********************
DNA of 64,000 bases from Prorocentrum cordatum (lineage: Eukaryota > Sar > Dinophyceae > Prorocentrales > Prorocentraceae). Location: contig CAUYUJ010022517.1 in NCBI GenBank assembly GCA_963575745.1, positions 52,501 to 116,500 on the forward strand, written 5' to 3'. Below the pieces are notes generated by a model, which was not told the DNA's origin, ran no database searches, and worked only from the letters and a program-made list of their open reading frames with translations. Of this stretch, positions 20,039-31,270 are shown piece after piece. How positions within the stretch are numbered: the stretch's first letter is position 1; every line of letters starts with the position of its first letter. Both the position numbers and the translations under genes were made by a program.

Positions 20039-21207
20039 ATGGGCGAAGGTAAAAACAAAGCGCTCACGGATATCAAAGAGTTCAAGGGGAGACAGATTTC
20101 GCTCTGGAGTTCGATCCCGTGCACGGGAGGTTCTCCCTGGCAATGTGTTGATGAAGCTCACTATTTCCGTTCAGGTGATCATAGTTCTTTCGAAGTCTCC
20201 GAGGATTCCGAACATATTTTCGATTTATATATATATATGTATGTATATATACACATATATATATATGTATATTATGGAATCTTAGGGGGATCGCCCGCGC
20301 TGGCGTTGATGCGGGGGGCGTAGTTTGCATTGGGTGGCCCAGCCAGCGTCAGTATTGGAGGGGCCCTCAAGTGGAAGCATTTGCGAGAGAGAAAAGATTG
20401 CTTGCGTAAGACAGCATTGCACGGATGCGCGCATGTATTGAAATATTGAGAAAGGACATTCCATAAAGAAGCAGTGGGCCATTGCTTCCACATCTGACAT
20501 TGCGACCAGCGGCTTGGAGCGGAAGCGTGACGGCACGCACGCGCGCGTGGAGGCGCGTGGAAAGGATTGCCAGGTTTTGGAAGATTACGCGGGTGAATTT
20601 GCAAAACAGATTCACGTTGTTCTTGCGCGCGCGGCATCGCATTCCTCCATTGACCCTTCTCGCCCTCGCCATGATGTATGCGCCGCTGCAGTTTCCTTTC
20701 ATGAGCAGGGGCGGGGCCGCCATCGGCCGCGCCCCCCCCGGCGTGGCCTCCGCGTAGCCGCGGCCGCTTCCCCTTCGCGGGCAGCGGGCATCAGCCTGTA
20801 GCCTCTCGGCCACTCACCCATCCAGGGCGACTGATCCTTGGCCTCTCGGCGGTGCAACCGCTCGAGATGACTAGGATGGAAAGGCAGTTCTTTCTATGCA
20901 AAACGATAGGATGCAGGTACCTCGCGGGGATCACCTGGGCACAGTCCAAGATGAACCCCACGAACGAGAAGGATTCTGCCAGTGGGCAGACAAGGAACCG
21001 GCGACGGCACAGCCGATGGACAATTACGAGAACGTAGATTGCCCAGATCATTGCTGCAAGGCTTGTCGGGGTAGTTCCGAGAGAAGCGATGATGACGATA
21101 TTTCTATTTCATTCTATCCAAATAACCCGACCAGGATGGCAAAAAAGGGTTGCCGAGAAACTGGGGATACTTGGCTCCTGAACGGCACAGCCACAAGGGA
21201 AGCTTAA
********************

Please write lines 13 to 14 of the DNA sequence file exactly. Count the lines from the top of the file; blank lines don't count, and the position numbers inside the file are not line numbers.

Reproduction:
21001 GCGACGGCACAGCCGATGGACAATTACGAGAACGTAGATTGCCCAGATCATTGCTGCAAGGCTTGTCGGGGTAGTTCCGAGAGAAGCGATGATGACGATA
21101 TTTCTATTTCATTCTATCCAAATAACCCGACCAGGATGGCAAAAAAGGGTTGCCGAGAAACTGGGGATACTTGGCTCCTGAACGGCACAGCCACAAGGGA